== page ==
Indonesian Car Scams: How Collectors of Classic Cars Can Protect Themselves

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There are many kinds of classic vehicles in Indonesia; from exotic cars to muscle cars. But be aware of the fact that some sleazy individuals have decided to take advantage of overseas collectors looking for great deals on restoration projects by setting up car scams. Some of the vehicles are owned by collectors and are in good condition. Other classic cars can be found in many Indonesian car junkyards and are usually in poor condition.

Because I have been contacted by several people from countries such as Australia, Portugal, France, Germany and America after being ripped off, I decided to do some investigating. What I have been able to find so far is that this syndicate is quite well-organized and appears to be 'professional'. Normally, these sleazy sellers put advertisements 'selling' their cars on many different trade websites using various false names. They sometimes use real cars but have also been known to use non-existent cars (provide photos) and fake shipping companies, as well as fake papers such as purchasing contracts from fake lawyers and papers they say have been issued by the police. Furthermore, they use Indonesian CDMA mobile phones which do not appear to be mobile phone numbers, manipulating the potential buyers to believe that the phone number is actually a home or office number.

Below are only a few names and email addresses that you need to be aware of before make a decision on dealing with anybody from Indonesia in relation to classic car purchases:
Syharial Chaniago
Deny Afrizal
Jovi Carla
Maylina Agatha
Alex Saputra
Rahmat S Limbong
Angie Renzi
[email protected]
[email protected]
[email protected]
[email protected]
[email protected]

This syndicate usually list their addresses around Batam Island, Sumatra, other locations in the Riau Province and Kalimantan (Borneo). But there is still the possibility that they will use addresses from other locations to carry out other scams. They will often ask for a telegraphic transfer, as a deposit or full payment, directly to their account using their supposedly 'real' name. What overseas buyers are not aware of is this: the bank account exists but the name provided by the seller doesn't. How can that be? Because the banks don't reject a transfer if the name does not match the account number. They just accept the transaction. In addition, several different bank accounts at several different Indonesian banks are being used. BII, BNI, Permata Bank, BCA, Bank Mandiri, etc. And not only for car scams.

The thing the scam victims listed above all have in common is that they might have avoided being relieved of their hard-earned money by reading some of the folowing tips and being aware of what to look out for when attempting a business transcation with Indonesian individuals or businesses:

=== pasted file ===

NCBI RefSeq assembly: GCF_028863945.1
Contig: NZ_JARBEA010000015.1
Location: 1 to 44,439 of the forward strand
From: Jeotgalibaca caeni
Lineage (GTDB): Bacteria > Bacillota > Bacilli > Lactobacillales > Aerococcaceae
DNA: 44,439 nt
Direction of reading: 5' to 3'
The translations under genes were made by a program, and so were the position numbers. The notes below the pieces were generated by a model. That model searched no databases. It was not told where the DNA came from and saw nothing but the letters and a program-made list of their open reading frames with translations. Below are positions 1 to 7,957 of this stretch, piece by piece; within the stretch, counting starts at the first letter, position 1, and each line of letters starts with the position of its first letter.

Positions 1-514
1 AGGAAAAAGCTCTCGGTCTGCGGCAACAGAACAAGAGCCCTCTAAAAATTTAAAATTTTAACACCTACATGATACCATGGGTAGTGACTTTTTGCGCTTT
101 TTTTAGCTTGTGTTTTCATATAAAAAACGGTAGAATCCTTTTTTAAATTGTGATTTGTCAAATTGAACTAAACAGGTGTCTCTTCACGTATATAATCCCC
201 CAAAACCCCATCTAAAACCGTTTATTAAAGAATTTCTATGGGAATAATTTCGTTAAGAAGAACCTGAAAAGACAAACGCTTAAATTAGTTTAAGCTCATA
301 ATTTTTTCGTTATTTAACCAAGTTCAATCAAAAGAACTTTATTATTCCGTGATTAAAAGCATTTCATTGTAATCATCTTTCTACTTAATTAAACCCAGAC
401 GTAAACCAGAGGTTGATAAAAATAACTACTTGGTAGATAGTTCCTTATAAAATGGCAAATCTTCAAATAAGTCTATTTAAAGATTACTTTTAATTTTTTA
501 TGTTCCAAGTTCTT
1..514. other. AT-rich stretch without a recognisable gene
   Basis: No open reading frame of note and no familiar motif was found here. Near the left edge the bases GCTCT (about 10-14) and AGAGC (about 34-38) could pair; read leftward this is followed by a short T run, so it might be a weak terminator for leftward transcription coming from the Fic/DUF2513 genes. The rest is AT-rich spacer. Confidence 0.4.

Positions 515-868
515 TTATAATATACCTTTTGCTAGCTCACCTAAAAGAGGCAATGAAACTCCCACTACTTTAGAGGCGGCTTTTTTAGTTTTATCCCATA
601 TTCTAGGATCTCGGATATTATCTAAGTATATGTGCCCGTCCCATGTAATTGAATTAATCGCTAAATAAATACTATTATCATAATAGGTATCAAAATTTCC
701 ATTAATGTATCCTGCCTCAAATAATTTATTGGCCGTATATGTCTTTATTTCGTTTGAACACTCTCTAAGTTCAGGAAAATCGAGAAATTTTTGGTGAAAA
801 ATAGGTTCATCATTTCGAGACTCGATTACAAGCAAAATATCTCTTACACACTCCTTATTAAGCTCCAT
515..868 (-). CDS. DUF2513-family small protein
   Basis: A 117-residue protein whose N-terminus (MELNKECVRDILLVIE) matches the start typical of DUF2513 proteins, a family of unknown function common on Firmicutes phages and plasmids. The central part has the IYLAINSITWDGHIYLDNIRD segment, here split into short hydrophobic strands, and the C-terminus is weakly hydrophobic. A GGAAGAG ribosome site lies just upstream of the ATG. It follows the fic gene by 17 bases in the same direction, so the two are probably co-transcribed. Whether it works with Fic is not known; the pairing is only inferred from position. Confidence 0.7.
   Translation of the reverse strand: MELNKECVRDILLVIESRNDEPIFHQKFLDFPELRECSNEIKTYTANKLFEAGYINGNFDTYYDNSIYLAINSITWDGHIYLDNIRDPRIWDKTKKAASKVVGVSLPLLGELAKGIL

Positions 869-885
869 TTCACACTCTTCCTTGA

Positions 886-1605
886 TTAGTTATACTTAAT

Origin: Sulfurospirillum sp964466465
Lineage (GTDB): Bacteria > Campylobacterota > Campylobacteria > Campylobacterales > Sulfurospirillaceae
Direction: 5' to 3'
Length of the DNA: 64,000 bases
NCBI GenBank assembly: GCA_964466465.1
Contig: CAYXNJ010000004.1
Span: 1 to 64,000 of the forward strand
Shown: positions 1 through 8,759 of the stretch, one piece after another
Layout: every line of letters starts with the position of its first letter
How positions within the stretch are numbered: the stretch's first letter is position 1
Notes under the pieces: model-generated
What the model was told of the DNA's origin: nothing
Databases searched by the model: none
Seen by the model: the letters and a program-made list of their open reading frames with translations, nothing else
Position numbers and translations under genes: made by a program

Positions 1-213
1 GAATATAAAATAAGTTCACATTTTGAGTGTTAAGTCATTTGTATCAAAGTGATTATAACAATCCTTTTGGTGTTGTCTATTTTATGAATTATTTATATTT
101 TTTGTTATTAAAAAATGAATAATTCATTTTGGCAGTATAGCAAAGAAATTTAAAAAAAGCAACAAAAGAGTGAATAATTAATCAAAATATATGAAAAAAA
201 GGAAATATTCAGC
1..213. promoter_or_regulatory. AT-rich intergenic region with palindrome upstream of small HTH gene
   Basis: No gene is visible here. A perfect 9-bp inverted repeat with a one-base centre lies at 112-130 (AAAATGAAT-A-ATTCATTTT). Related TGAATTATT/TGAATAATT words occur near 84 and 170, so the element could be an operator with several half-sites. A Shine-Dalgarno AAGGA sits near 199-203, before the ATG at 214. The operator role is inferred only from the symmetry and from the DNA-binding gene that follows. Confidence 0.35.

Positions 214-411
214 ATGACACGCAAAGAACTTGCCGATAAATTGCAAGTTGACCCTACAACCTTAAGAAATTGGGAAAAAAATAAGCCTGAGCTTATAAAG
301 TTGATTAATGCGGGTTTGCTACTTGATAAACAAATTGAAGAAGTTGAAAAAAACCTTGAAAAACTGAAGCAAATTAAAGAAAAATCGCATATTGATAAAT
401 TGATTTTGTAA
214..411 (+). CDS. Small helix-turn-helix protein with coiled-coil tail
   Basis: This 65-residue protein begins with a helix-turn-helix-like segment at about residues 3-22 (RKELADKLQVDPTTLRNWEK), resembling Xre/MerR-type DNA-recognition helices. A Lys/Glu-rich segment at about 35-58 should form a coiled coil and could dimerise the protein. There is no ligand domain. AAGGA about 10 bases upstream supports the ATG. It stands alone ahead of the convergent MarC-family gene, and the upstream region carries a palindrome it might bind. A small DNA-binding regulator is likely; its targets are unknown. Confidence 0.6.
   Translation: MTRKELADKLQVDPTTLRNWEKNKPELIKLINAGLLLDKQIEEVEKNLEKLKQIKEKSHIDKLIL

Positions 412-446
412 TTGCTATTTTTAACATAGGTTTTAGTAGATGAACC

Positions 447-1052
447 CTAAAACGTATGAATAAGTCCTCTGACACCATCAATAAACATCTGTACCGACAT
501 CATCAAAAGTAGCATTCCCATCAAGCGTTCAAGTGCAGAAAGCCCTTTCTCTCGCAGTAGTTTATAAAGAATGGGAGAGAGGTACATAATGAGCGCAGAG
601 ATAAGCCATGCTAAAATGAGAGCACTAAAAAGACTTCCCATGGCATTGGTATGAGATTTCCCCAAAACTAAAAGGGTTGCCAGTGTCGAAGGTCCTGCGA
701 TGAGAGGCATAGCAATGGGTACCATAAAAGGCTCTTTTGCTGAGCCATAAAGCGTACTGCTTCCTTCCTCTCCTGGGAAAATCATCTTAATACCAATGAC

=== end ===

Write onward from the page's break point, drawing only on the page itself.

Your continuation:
1. Always ask the seller for a scan of their KTP (Kartu Tanda Penduduk/Residence Identity Card). This is ID that every Indonesian must have.
    2. Always ask the seller for a scan of the STNK (Surat Tanda Nomor Kendaraan Bermotor/Motorcar Registration Papers) and Yearly Tax Payment Papers.
    3. Always ask the seller for a scan of the BPKB (Buku Pemilik Kendaraan Bermotor/Motorcar Ownership papers).

If the seller can provide a copy of these three papers, it could mean the transaction is 50% authentic/safe. Keep in mind though, that it is not 100 % guaranteed at this point. Indonesia is well-known for turning out fraudulent documents, diplomas, degrees, ID and anything else you can think of. You need to verify those papers. Check the registry numbers on the STNK and BPKB. They must show the same number. Also, keep in mind that there is a whole industry based around buying authentic papers from people who just have them laying around for a very low price. The scammers use these in order to make potential buyers believe that the transaction/existence of the vehicle is authentic. The car's papers need to be checked by somebody who has access to this information.

Another method used by this syndicate is scanning supposedly real ID and sending it to the buyer. The ID may be real but the photo and doctored information that is used is inserted using Photoshop or another digital graphics program. Your best bet is to have somebody check the ID of the person you are dealing with at the police station in the area where their ID is supposedly issued. This is the only way to verify with 100% accuracy whether or not the ID is authentic. One expat recently posted on a website that if the seller could provide scans of their ID and car papers, the transaction was safe. Simply not true and very irresponsible advice to be handing out!

After taking all of the necessary steps above, you will still require a trustworthy person in Indonesia to meet the seller face to face. After your representative meets the seller, not before, it is then much safer to make your final decision.

Without taking the above steps, forget about buying any cars from Indonesia unless you want to become the next victim of an Indonesian car scam. Be aware!